Well, that’s what half of me believes. And the fact that I’m tearing myself down when only half of me believes in these crooked values makes me realise how agonising it must be for those who wholeheartedly take these principles as gospel. Fortunately, the other half of me has realised that this mindset is toxic. So I’m working on defining success in Hong Kong in other ways – ways that are healthier for me mentally and physically.
Epiphanies about success, by a mere 24-year-old
1. Success is not necessarily about career achievements and materialistic ownership
I mean, having a high-paying job is amazing, especially if it’s something you enjoy. But that’s not the be-all and end-all because, let’s face it, the wealthiest aren’t always the happiest in the world. Although we can’t survive without a bit of money in our pockets, morals, genuine relationships, knowledge, culture, experience, and other unquantifiable virtues are the things that truly matter. If you can hold on to your personal integrity in this chaotic society, I salute you and your success.
2. Celebrate small successes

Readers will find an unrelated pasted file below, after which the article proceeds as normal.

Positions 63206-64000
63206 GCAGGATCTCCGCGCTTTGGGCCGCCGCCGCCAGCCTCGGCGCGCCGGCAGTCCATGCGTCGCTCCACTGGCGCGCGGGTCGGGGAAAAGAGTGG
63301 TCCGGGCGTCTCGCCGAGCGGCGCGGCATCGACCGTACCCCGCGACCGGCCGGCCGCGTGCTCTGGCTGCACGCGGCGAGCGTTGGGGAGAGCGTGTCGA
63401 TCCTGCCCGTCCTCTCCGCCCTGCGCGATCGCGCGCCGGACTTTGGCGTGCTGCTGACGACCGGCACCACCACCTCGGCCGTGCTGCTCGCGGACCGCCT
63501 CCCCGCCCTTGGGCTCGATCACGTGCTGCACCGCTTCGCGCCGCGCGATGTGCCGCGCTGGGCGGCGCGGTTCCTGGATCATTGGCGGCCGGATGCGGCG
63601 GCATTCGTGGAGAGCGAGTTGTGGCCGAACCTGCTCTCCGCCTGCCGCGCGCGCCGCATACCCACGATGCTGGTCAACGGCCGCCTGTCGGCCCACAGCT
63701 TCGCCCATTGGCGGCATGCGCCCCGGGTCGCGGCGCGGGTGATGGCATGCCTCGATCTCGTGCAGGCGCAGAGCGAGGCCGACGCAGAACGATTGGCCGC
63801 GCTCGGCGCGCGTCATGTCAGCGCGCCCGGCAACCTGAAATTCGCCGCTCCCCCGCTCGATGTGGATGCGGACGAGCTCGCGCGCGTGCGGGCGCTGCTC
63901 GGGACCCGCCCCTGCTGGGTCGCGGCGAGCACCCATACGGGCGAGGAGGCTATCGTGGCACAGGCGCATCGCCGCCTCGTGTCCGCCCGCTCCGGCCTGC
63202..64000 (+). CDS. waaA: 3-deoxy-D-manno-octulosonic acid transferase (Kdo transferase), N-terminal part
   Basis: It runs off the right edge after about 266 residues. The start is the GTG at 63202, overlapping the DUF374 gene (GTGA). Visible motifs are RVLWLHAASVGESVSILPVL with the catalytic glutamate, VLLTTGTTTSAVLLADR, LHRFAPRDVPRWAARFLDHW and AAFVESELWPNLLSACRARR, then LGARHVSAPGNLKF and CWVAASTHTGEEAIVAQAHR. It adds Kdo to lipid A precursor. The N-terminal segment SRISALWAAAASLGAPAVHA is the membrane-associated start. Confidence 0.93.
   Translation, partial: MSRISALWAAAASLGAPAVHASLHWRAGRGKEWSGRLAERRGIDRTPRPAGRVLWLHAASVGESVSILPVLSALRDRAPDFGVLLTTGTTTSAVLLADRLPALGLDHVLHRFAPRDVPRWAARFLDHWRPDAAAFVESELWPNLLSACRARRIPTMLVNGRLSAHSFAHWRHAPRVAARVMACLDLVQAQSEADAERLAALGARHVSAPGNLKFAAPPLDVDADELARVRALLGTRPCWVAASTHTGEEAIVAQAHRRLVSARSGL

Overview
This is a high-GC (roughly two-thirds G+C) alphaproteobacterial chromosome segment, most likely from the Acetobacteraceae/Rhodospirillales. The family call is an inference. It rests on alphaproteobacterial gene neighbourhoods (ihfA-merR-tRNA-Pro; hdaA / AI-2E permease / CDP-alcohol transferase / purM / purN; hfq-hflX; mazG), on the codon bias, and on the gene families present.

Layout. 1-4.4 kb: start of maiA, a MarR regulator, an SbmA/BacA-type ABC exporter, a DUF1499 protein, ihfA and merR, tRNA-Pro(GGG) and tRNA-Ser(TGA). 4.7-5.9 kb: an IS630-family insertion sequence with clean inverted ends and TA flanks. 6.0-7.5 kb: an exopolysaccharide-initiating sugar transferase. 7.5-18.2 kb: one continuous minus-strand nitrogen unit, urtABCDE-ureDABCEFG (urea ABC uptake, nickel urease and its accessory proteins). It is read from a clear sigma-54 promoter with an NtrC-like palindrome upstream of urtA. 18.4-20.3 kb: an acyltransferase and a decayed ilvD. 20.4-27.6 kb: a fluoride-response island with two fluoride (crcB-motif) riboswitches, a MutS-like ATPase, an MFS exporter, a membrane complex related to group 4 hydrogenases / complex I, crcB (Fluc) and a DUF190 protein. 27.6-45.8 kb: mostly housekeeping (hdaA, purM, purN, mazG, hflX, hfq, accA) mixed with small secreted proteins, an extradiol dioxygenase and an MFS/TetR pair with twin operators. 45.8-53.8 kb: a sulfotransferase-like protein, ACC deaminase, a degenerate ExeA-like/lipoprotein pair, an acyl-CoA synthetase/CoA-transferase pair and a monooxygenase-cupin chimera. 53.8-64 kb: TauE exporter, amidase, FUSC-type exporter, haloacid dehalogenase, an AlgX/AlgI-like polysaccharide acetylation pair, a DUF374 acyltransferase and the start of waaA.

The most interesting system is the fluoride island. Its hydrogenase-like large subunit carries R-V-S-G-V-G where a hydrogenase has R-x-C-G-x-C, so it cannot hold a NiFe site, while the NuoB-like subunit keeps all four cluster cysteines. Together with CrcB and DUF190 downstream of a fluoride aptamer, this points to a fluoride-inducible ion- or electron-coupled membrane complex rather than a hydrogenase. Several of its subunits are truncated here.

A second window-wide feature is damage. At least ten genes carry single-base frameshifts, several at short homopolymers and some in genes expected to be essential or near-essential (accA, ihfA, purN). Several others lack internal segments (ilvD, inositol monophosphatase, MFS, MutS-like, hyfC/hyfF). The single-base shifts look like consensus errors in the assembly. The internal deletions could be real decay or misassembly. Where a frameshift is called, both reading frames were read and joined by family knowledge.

Much like happiness, success doesn’t have to be a huge, unattainable thing. Success can mean mustering the strength to get out of bed today. Success can mean randomly winding up at a surprisingly nice spot for lunch. Success may be admitting to your own feelings. Success may be managing to forget about your ex for once. Allow yourself to feel contented, to feel successful, and acknowledge yourself – especially if no one is there to encourage you. You need to give yourself the strength to go on, and there’s no better way to do that than giving yourself a pat on the back.
3. Success is personal
We’re taught to compete with others, to compare ourselves with others, and to win against others. But there’s no end to this competition if you’re always comparing yourself to others; you’ll keep on feeling like a loser, just because you’re not at the top of the world – whatever that even means. For example, from my own life, most people may think Oxford students are super clever. Yet honestly, most of us there felt like imposters, because everyone else seemed even more clever. While it’s motivating to compare yourself with others, if you find yourself constantly belittling yourself against the world, it’s time to hit the pause button and take stock of what you have already achieved.
4. Success is shared
Some of us can be jealous b*tches sometimes. Yeah, I’ll admit to it too. But instead of scoffing at our friends’ gym selfies and disparaging ourselves for being potatoes, let’s learn to be happy for other people without putting ourselves down. If we can acknowledge our own successes, then that makes it easier to genuinely congratulate others on their success. Their joy adds to our joy, which creates the motivation we need to continue to succeed.
What do you think success is? Feel free to reach out to us on Instagram and share your thoughts!